Clifton Conrad and Marybeth Gasman offer an on-the-ground perspective of life at MSIs. Speaking for themselves, some students describe the stress of balancing tuition with the need to support families. Others express their concerns about not being adequately prepared for college-level work. And more than a few reveal doubts about the relevance of college for their future. The authors visited the four main types of MSIs—historically black colleges and universities, tribal colleges and universities, Hispanic-serving institutions, and Asian American and Native American Pacific Islander–serving institutions—to identify strategies for empowering nontraditional students to succeed in college despite these obstacles.
Educating a Diverse Nation illuminates such initiatives as collaborative learning, culturally relevant educational programs, blurring the roles of faculty, staff, and students, peer-led team learning, and real-world problem solving. It shows how these innovations engage students and foster the knowledge, skills, and habits they need to become self-sustaining in college and beyond, as well as valuable contributors to society.
While recruitment efforts toward men of color have increased at many colleges and universities, their retention and graduation rates still lag behind those of their white peers. Men of color, particularly black and Latino men, face a number of unique challenges in their educational careers that often impact their presence on campus and inhibit their collegiate success. Empowering Men of Color on Campus examines how men of color negotiate college through their engagement in Brothers for United Success (B4US), an institutionally-based male-centered program at a Hispanic Serving Institution. Derrick R. Brooms, Jelisa Clark, and Matthew Smith introduce the concept of educational agency, which is harbored in cultural wealth and demonstrates how ongoing B4US engagement empowers the men’s efforts and abilities to persist in college. They found that the cultural wealth(s) of the community enhanced the students’ educational agency, which bolstered their academic aspirations, academic and social engagement, and personal development. The authors demonstrate how educational agency and cultural wealth can be developed and refined given salient and meaningful immersions, experiences, engagements, and communal connections.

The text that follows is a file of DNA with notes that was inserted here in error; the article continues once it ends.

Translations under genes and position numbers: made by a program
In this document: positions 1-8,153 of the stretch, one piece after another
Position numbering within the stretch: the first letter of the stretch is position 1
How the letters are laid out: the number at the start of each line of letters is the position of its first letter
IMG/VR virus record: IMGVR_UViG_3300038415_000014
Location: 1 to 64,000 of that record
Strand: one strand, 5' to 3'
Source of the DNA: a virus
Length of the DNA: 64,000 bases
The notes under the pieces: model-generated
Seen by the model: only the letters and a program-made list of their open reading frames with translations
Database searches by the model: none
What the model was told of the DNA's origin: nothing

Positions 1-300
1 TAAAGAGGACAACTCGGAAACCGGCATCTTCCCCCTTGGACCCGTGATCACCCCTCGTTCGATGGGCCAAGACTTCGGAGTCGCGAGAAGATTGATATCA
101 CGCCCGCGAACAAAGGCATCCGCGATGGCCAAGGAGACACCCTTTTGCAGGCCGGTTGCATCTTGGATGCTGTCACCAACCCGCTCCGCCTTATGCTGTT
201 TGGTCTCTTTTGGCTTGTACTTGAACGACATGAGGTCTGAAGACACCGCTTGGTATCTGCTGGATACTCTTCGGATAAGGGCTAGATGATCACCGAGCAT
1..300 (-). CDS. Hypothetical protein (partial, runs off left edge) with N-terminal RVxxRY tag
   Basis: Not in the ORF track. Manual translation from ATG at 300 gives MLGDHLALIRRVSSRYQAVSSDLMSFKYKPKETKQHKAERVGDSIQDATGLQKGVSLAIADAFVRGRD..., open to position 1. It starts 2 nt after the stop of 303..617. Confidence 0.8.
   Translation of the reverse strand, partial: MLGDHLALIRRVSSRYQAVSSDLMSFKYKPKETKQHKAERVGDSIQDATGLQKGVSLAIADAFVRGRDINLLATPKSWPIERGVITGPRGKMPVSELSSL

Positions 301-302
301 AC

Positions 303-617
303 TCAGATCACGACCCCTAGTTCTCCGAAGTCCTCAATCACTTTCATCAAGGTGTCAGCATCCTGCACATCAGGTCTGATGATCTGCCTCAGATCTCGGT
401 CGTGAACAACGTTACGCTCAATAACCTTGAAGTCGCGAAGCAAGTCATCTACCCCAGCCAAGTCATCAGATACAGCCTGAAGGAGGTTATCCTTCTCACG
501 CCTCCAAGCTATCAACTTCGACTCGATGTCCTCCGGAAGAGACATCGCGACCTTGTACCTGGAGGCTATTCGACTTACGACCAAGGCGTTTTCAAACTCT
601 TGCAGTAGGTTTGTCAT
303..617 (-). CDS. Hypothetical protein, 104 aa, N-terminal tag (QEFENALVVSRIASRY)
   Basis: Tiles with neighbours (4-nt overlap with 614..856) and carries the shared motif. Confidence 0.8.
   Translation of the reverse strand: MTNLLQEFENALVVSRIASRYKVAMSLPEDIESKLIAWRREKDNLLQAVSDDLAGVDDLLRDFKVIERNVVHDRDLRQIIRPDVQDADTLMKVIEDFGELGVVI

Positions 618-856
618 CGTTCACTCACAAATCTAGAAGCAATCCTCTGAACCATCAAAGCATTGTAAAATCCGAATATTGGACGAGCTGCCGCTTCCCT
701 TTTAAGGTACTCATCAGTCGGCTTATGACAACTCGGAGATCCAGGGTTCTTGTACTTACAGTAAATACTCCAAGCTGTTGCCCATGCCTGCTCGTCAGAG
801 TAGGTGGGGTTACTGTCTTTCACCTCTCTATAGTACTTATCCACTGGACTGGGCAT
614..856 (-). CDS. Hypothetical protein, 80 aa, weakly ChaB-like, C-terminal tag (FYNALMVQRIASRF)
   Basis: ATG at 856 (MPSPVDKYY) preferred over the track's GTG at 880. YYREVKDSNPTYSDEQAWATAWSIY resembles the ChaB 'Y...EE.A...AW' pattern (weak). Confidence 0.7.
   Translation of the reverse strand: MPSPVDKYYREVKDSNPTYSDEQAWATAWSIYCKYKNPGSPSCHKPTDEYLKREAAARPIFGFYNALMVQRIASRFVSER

Working mothers, broken homes, poverty, racial or ethnic background, poorly educated parents—these are the usual reasons given for the academic problems of poor urban children. Reginald M. Clark contends, however, that such structural characteristics of families neither predict nor explain the wide variation in academic achievement among children. He emphasizes instead the total family life, stating that the most important indicators of academic potential are embedded in family culture.
To support his contentions, Clark offers ten intimate portraits of Black families in Chicago. Visiting the homes of poor one- and two-parent families of high and low achievers, Clark made detailed observations on the quality of home life, noting how family habits and interactions affect school success and what characteristics of family life provide children with "school survival skills," a complex of behaviors, attitudes, and knowledge that are the essential elements in academic success.